By Jacob Passy
'No one signs up for a high-end travel credit card wanting to use those points for groceries'
Chase Sapphire cardholders (JPM) will be able to use their rewards points to cover purchases like groceries and takeout food thanks to a temporary new feature.
Called "Pay Yourself Back" the new system will allow cardholders to use their rewards points to cover a portion or all of existing purchases at grocery stores, home improvement stores and dining, including restaurants, takeout and eligible delivery services.
The new points program will go into effect May 31 for the Chase Sapphire Preferred and Reserve cards, and the bank plans to extend the feature to other cards in the future. The new system is currently set be available through September 30. "We will be looking to evolve to keep the categories fresh and over time introduce other eligible Chase cards to the feature," a spokeswoman for Chase told MarketWatch.
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To redeem points through this service, Chase cardholders will log into their rewards account and select from eligible transactions within the last 90 days.
Cardholders will get more value when they redeem points this way versus getting cash back. When converting points to cash back, one point is worth 1 cent. Through Pay Yourself Back, points will be worth 25% more for Sapphire Preferred card holders and 50% more for Sapphire Reserve card holders, Chase said.
Historically, Chase has focused its Sapphire rewards on travel purchases, but like other card issuers, the company has had to shift gears because of the coronavirus pandemic.
"No one signs up for a high-end travel credit card wanting to use those points for groceries, but these are strange, strange times, so a lot of the old conventional wisdom doesn't apply right now," said Matt Schulz, chief credit analyst at LendingTree (TREE).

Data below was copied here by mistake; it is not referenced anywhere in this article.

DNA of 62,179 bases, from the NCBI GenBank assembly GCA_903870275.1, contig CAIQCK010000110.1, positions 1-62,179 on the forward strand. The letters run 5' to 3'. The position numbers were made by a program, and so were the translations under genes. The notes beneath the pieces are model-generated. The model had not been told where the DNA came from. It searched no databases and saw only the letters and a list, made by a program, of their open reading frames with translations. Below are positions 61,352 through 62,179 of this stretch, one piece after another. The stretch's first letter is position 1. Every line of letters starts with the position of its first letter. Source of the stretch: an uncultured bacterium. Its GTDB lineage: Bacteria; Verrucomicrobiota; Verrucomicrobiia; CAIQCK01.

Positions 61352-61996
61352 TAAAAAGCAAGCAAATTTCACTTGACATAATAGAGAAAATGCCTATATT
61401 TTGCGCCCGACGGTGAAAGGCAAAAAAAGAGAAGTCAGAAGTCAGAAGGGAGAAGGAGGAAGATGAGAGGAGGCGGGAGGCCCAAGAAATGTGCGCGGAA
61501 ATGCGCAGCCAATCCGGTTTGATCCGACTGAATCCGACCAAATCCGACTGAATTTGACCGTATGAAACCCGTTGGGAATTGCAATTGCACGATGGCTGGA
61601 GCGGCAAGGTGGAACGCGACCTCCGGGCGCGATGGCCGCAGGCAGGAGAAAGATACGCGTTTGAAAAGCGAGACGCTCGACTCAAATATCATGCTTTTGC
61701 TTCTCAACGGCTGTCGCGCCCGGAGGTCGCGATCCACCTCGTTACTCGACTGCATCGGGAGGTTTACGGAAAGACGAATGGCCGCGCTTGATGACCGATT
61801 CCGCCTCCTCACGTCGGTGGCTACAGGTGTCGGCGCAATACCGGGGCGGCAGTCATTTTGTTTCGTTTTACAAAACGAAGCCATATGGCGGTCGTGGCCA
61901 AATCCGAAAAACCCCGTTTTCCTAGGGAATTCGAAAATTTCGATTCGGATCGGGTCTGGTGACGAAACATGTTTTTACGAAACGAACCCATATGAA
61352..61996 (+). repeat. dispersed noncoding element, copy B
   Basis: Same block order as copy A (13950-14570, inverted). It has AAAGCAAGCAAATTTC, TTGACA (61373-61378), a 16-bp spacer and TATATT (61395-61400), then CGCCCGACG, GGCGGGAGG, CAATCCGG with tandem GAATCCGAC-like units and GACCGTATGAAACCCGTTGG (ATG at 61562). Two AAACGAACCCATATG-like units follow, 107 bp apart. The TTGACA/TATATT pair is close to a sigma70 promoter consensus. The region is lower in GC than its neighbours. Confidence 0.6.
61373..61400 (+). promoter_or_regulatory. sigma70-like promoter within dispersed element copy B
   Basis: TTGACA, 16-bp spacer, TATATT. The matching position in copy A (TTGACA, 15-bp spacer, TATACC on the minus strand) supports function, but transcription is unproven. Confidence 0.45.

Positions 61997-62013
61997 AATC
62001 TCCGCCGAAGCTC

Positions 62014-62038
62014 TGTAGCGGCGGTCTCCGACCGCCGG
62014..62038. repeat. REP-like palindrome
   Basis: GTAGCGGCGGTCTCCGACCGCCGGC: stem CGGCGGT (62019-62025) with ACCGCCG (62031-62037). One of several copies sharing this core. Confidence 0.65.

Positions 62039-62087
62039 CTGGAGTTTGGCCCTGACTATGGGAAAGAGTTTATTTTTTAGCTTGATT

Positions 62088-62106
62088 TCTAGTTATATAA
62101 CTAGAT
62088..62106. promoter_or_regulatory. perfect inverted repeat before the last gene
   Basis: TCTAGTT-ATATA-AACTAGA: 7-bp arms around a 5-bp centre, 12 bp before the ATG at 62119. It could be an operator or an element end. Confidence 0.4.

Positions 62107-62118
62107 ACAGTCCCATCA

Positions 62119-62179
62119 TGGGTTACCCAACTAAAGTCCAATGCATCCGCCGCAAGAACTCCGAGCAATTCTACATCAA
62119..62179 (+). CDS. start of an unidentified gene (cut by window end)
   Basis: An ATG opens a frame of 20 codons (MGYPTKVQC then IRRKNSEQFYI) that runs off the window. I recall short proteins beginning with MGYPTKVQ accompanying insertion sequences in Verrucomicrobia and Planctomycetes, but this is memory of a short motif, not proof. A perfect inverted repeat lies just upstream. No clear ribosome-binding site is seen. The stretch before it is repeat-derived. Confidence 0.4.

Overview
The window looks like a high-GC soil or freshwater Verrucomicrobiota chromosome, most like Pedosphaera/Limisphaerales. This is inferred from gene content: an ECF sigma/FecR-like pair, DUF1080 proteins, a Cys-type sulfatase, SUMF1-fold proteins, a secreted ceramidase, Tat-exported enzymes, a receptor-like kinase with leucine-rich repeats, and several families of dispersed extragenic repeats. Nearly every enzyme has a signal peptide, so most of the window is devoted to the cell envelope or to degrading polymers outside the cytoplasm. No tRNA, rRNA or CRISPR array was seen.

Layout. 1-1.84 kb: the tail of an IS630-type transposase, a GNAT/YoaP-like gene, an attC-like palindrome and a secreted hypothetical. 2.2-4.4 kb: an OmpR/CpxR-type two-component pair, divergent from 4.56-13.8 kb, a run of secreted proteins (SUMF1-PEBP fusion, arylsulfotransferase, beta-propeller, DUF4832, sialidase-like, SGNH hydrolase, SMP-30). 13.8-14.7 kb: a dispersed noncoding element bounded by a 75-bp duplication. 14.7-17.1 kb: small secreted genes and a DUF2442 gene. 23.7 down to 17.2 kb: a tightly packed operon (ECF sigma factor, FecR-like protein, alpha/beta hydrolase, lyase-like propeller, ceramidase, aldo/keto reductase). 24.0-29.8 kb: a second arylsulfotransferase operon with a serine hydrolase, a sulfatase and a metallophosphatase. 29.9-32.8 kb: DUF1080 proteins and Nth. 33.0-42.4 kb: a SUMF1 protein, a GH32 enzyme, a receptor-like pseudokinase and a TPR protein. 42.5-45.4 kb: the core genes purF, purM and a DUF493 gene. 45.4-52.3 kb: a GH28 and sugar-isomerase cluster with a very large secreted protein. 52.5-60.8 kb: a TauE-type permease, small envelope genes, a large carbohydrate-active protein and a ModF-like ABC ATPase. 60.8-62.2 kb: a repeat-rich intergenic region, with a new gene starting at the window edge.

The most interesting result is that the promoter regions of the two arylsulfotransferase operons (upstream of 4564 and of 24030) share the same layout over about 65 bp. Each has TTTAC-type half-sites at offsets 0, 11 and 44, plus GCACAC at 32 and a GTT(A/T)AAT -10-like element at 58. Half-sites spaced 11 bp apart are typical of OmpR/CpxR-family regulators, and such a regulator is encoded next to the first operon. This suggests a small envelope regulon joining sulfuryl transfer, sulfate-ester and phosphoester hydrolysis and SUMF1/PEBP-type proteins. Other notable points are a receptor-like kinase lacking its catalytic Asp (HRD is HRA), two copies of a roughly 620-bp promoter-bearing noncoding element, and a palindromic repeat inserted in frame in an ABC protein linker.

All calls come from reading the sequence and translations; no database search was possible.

But consumers who hold multiple rewards-earning credit cards might see the value of those cards decrease, because many other companies have shifted toward purchases at grocery and home improvement stores.
"There's a lot of overlap," said Ted Rossman, industry analyst at CreditCards.com. "If you used to have three different travel cards -- maybe a transferable points card like the Sapphire Reserve or Sapphire Preferred, plus an airline card and a hotel card -- now you essentially have three grocery cards."
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Many credit card companies have extended the time to earn sign-up bonuses. Other credit cards have also adjusted their perks to better suit what consumers are spending money on during the coronavirus outbreak.
Citi Prestige card holders , for instance, can use the card's annual $250 travel credit on purchases at supermarkets and restaurants. Capital One (COF) is now allowing card holders to redeem airline miles for food delivery, takeout, streaming and other services. American Express (AXP), meanwhile, has begun offering credits for streaming and wireless services.
"All of these changes indicate that card issuers don't expect things to get better very soon," Schulz said. "Most of these changes probably aren't permanent, especially the ones made to high-end travel cards, but they're significant enough that they're not going to be gone in a month either."
Consumers in this position may want to re-evaulate which cards they have in their wallets, especially if they have multiple cards that charge annual fees.
-Jacob Passy; 415-439-6400; AskNewswires@dowjones.com
(END) Dow Jones Newswires
May 29, 2020 09:48 ET (13:48 GMT)
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